Half of him expects Hannibal to be standing against the glass, to be lurking, looming, waiting for him. But he isn’t. He’s sitting on his cot, back against the wall; his legs are tucked underneath him, eyes glued to a book. He looks strange in a prison suit, his hair falling into his face without its usual gel slicking it back. Will supposes he’s not allowed it here. He looks, strangely enough, content, Will thinks to himself. Unbothered, at least, by the sudden change in situation that has befallen him. But the image hits Will wrongly anyway, seems as though he’s seeing something surreal. Even though Hannibal deserves it, he reminds himself, for all that he’s done. He deserves it.
The flare of anger, which is more of a hurt, but he prefers to think of it as the former, comes and goes, and he doesn’t know exactly how to start the conversation he’s come here seeking, for weeks now, perhaps. Doesn’t know how to say Hello, even, after all that has passed.
Hannibal saves him the trouble, always a step ahead.
“Hello, Will.” He says softly. There’s a layer to the voice that Will hasn’t heard before, that seems to provoke a flicker of thought even in the speaker’s face, before the other continues speaking, looking up slowly from his book and setting it aside. The little tone has disappeared. “Would you like a chair, or are you not intending on staying long enough to find yourself in need of one?”
Their eyes meet, and the gaze disarms him.
“I think perhaps a chair, John.”
Hannibal addresses someone behind him and Will jumps as the orderly brings a plastic folding chair to the window. Will sits, Hannibal waits, and it’s now Hannibal’s eyes that are doing the appraising, jumping across the other man in a way that might almost be greedy, if a gaze could be as such.
“You look well.” He remarks after a few more moments. “The disease has left you.” He sounds almost relieved, as though it were not he himself who allowed it to grow. “I trust they have returned your dogs to you with your release?”
In his line of work, and being who he is, Will’s had a lot of truly bizarre conversations, but this one, he must admit, ranks. The humorless laughter bubbles out of him before he can stop it, gales of it, his body shaking with the sounds. Hannibal’s lips quirk a little at the edges.
“Yes, Dr. Lecter.” He speaks finally, finding his tongue. “Yes. They gave me back my dogs. If you were concerned, please don’t be.”
“Good.” Hannibal sounds satisfied, as though this truly has been bothering him. “I inquired with Dr. Chilton, but he is not a very accommodating man.” Hannibal’s tongue tuts a little. “I would not want you to find yourself alone.”
“Oh, what?” Will is still laughing, but it’s dying down, just the last whispering edges of it as his voice grows hoarse. “Alone. Without you, you mean?”
“Without me, perhaps.” Hannibal responds, calm in the face of Will’s tumult. The sitting man wonders for a moment, if he feels anything at all. “Do you feel as though you are without me?”
Will snorts. “Are you psychoanalyzing me, doctor?” His words have a dark edge of amusement to them, but also something different, something half wary and half longing.
“We are merely having a conversation.” Hannibal tilts his head as he rises from the bed, moving closer. Standing now, impossibly tall. “Though you did not come here to talk about you and I, or you would have come in any other one of those times when you lingered just outside my door.” There’s no accusation in the words, no mockery either. “And I have no wish to keep you here with meaningless words. Though,” He inclines his head slightly. “It is lovely to have someone to converse with.” He continues before either of them can say anything to that thought. “So tell me Will. Why have you come?”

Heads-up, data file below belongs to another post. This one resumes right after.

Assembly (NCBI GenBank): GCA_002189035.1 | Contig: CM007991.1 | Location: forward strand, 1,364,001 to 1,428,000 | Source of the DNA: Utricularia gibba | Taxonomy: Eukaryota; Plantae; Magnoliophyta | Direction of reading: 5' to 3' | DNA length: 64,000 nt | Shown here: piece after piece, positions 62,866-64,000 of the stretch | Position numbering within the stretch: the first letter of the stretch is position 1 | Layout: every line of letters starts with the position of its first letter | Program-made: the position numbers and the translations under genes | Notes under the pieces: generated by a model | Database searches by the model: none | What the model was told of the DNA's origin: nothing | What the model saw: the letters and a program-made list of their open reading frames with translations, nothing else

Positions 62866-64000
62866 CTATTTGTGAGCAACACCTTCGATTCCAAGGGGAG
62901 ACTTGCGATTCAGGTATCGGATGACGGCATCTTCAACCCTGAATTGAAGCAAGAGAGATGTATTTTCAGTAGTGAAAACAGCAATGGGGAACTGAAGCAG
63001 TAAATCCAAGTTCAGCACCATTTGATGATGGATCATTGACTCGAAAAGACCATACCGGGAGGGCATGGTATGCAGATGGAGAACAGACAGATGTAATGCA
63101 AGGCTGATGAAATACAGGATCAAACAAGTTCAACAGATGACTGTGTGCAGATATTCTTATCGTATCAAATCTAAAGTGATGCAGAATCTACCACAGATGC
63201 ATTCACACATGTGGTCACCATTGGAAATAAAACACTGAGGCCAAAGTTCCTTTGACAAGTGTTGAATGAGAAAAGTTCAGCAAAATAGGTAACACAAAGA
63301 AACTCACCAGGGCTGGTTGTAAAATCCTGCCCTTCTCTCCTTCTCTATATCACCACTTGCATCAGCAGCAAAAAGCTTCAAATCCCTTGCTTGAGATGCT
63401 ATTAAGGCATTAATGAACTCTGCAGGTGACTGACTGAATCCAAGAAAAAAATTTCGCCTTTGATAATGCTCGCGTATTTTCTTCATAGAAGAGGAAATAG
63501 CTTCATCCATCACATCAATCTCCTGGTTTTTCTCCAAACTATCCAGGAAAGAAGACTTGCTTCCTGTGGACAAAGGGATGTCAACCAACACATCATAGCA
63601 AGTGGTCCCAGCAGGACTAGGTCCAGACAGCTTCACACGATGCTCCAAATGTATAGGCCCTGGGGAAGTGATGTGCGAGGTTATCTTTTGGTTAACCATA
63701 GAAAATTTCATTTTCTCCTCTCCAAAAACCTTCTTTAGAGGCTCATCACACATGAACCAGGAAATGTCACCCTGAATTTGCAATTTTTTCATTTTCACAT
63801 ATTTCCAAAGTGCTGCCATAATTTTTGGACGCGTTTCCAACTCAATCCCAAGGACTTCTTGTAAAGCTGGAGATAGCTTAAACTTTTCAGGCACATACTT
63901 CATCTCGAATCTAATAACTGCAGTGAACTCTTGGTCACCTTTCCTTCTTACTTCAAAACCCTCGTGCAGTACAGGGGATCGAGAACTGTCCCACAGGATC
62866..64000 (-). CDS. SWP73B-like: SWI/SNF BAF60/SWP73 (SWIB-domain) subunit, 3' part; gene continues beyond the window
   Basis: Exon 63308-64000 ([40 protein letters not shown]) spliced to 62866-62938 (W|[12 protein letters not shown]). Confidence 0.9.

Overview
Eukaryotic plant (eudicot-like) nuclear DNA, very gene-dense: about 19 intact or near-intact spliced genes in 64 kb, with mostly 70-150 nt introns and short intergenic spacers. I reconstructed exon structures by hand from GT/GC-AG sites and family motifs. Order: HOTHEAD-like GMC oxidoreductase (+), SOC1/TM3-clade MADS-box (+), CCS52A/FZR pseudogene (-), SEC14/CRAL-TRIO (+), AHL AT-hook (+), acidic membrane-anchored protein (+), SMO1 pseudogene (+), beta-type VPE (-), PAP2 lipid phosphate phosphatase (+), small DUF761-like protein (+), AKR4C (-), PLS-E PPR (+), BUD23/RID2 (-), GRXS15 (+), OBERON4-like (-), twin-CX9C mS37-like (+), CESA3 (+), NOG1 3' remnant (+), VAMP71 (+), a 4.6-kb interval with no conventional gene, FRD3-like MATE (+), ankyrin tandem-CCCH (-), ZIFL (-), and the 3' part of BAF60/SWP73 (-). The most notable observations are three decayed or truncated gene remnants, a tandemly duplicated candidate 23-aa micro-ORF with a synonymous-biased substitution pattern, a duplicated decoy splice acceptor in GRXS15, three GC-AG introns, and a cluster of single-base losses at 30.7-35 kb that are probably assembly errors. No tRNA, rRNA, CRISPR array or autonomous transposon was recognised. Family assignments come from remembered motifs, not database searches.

“I …” He rises himself, crossing his arms and pacing. He wants to demand Hannibal give him back control of the conversation, but a large part of him is also pleased that they’ve so smoothly arrived to this point. He shakes his head a little; he ought to have expected it really. “There’s this case, children are being killed, little girls.”
He’s looking at the wall, so he misses the way Hannibal’s face clouds over for a moment, the film of memory laying over him eyes before he tucks it away again, so far into his mind even he cannot reach it.
“And so I went, to see the house. And - “ He pauses, shaking his head, hands grasping the chair, leaning over it and facing Hannibal again. “And the girl I saw dead on the table, she was there, only it wasn’t actually a little girl, and for the grand finale, she turns into greenery.” His face colors with the recollection, the same disbelief as before rushing through him. “And I’m not nuts anymore, so tell me, tell me what can explain that?”
“Was the mother pregnant?” Hannibal inquires as though that is a perfectly normal question to be asking with no information at all.
Will throws a hand up in the air, shaking his head. “I – yes, she was.” He remembers the belly and the nursery. “But what –“
Hannibal doesn’t seem to be listening though, has stepped closer at the motion he’d made, sniffing the air. “Interesting company you have been keeping, Will.” He murmurs, turning on his heel and going back to his desk, drawing something on a piece of paper with a felt tipped pen. His fingers fly across the page, and before Will speaks to question what he is doing, he has returned.
The lunch tray slot opens up and Will, his eyes never leaving the older man, reaches in to pick up the carefully drawn page that has been handed out to him.
“What is this?” He asks, eyebrow raising when he finally glances down, a complicated spiderweb of lines and symbols threading across it, words in Latin written on the side. “I don’t understand.”
“Return home.” Hannibal says instead of an explanation. “Draw it on your floor, say the words. I think you will find your answers.”
Will heaves a sigh, “And what, the magic spell will bring the killer right to my door?” He doesn’t even bother to try and disguise his disbelief. “Seriously?”